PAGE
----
Elections 2012: Obama Holds Slim Lead over Romney before Tuesday’s Debate

Three weeks before the November 6 presidential election, President Obama leads Romney by 2 percentage points, with 47 percent support from likely voters in the national online poll, to 45 percent support for Romney.

President Barack Obama walks with Chief of Staff Jack Lew during a break from debate preparations in Williamsburg, Va., Oct. 14, 2012. Photo: Pete Souza/The Official White House

Mitt Romney and his fellow Republicans have been blaming President Obama hard for his handling of diplomatic security. More, his administration was blamed for attacks in Egypt and Libya on September 11. Moreover, the U.S. ambassador and three other Americans were killed in Libya.

But the poll did not find a groundswell of objection for the White House. Forty-five percent of registered voters approved of Obama’s handling of the situation in Libya and Egypt and 40 percent disapproved. Thirty-eight percent backed Romney on the issue, compared with 36 percent who did not.

As Reuters says, thirty-seven percent of registered voters picked Obama as having better policies for dealing with terrorism, compared with 32 percent for Romney. And 43 percent favored Obama on gay marriage, compared with Romney’s 25 percent.

Also Obama’s ratings on taxes also went up by four points, as did voters’ view of his plans for Social Security and Medicare by 3 points each.

While Romney’s scores each went up by 3 points on how he would manage with the war on terrorism and gay marriage, although Obama was still ahead on both.

The Rasmussen Reports daily Presidential Tracking Poll for Monday shows Mitt Romney attracting support from 49% of voters nationwide, comparing with President Obama who earns the vote from 48%. Nationally, Romney has had a slight lead or been tied on nine of the past 10 days. Before that, Obama had been ahead or tied for 16 consecutive days.

In the 11 swing states, Mitt Romney and President Obama are now tied with 48% support each. One percent (1%) likes another candidate in the race, and two percent (2%) are still undecided.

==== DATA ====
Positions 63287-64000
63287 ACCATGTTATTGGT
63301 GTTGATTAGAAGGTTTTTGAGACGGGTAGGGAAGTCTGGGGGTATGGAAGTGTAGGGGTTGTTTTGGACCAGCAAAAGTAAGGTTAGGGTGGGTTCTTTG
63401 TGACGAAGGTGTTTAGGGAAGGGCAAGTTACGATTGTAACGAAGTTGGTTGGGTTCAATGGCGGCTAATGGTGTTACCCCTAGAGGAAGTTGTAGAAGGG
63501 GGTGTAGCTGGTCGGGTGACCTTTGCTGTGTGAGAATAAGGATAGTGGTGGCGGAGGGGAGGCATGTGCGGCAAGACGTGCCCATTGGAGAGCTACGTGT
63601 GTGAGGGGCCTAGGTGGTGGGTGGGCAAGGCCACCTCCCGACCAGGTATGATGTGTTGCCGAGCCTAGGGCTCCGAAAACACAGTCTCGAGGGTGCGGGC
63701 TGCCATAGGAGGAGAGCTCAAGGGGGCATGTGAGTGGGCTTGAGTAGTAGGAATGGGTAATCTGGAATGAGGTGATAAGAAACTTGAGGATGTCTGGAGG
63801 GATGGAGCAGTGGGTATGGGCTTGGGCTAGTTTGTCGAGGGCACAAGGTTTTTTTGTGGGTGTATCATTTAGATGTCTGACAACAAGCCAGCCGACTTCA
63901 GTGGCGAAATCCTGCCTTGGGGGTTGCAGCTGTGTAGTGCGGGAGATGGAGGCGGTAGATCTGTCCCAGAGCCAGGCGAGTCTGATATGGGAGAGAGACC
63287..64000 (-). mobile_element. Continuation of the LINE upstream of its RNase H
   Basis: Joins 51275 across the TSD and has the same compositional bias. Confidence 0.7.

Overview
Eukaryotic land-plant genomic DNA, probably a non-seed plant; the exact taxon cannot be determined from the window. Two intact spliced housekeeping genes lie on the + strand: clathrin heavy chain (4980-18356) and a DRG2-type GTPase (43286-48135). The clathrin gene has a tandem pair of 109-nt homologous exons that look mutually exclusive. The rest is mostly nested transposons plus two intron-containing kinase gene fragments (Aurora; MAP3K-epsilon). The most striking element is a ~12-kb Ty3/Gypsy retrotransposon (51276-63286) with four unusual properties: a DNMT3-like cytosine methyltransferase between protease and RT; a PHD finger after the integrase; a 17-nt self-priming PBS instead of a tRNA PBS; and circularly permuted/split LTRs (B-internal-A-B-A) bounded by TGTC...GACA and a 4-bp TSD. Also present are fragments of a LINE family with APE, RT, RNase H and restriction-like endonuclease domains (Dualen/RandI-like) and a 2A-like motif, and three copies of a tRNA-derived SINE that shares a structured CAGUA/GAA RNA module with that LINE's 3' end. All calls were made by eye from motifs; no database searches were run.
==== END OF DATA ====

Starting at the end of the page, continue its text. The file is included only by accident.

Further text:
According to Reuters, Romney kept a big lead of 38 percent to 29 percent on who has a better plan for handling the deficit, and a small lead of 38-37 percent on who would better handle the U.S. economy. Obama was just ahead, at 39 percent to 38 percent, on jobs and employment.

Some experts say: Even as the head-to-head number held stubbornly steady for the past month, Romney improved his likability numbers. A slim majority, 51 percent, now views Romney favorably as a person, while 44 percent view him unfavorably.

Mr Obama claimed his intensive four-day practice session had been “going great”, after an earlier complaint that debate preparation was “a drag” prompted suggestions that he did not even want the job.

Democratic strategists warned that Obama must make a forceful case for his own re-election rather than merely painting Mr Romney as a radical conservative elitist with hardly probable economic proposals.

“It’s been clear for a long time that a latent majority has been willing to consider replacing President Obama,” William Galston, a senior White House adviser to Bill Clinton, said The Daily Telegraph.

“The response of the Obama campaign has been to try to undermine the acceptability and credibility of Mr Romney. But the first debate blew up that strategy, and there’s no resuscitating it”.

It became known that the two men meet again on Tuesday night at New York’s Hofstra University in a debate that Obama needs to win to grab back the campaign momentum.  And the third debate is set for October 22 in Boca Raton, Florida.

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